Consistent signatures of urban adaptation in a native, urban invader ant Tapinoma sessile Academic Article uri icon

abstract

  • Biological invasions are becoming more prevalent due to the rise of global trade and expansion of urban areas. Ants are among the most prolific invaders with many exhibiting a multiqueen colony structure, dependent colony foundation and reduced internest aggression. Although these characteristics are generally associated with the invasions of exotic ants, they may also facilitate the spread of native ants into novel habitats. Native to diverse habitats across North America, the odorous house ant Tapinoma sessile has become abundant in urban environments throughout the United States. Natural colonies typically have a small workforce, inhabit a single nest, and are headed by a single queen, whereas urban colonies tend to be several orders of magnitude larger, inhabit multiple nests (i.e., polydomy) and are headed by multiple queens (i.e., polygyny). Here, we explore and compare the population genetic and breeding structure of T.┬ásessile within and between urban and natural environments in several localities across its distribution range. We found the social structure of a colony to be a plastic trait in both habitats, although extreme polygyny was confined to urban habitats. Additionally, polydomous colonies were only present in urban habitats, suggesting T.┬ásessile can only achieve supercoloniality within urbanized areas. Finally, we identified strong differentiation between urban and natural populations in each locality and continent-wide, indicating cities may restrict gene flow and exert intense selection pressure. Overall, our study highlights urbanization's influence in charting the evolutionary course for species.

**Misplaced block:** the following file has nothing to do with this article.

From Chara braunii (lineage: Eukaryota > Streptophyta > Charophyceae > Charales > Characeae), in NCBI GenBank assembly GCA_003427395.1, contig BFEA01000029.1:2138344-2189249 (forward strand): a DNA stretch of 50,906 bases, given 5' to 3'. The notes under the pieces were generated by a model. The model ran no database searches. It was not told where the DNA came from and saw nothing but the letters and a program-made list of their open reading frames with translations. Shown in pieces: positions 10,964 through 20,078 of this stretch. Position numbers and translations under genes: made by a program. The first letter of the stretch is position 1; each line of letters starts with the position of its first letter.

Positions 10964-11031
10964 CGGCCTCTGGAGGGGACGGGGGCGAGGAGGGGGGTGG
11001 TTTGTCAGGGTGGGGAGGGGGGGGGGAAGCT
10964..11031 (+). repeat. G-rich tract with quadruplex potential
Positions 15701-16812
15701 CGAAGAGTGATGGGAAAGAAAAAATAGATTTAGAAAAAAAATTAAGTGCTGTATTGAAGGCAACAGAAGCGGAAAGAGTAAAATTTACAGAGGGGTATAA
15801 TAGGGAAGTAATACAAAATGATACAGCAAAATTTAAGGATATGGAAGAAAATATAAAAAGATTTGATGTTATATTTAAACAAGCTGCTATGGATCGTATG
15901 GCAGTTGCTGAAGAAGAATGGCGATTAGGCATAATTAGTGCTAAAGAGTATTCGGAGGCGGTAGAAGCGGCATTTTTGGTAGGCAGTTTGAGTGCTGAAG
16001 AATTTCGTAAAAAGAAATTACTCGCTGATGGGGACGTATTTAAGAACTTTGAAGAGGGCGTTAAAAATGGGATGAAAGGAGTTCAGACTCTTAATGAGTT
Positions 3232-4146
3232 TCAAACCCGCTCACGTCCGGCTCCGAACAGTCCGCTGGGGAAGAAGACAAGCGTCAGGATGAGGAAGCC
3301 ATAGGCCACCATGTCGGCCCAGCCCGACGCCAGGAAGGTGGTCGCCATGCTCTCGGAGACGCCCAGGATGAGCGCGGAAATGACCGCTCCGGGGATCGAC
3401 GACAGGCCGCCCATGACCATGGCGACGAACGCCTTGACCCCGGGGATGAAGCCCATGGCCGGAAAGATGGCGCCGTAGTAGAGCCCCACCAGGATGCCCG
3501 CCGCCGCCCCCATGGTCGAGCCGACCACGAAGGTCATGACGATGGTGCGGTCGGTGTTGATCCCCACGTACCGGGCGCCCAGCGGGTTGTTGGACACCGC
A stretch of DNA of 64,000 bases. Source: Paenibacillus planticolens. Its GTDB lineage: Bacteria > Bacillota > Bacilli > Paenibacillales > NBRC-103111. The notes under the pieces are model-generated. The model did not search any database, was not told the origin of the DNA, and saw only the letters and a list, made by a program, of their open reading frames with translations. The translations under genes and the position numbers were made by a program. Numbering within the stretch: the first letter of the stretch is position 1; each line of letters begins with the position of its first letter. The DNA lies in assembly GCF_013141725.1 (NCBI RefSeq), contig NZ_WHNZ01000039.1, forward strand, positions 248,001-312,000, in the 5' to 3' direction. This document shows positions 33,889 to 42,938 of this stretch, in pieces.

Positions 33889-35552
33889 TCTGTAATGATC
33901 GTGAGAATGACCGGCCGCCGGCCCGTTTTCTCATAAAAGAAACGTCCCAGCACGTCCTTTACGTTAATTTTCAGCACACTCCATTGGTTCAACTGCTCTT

author list (cited authors)

  • Blumenfeld, A. J., Eyer, P., Helms, A. M., Buczkowski, G., & Vargo, E. L.

publication date

  • January 1, 2021 11:11 AM

publisher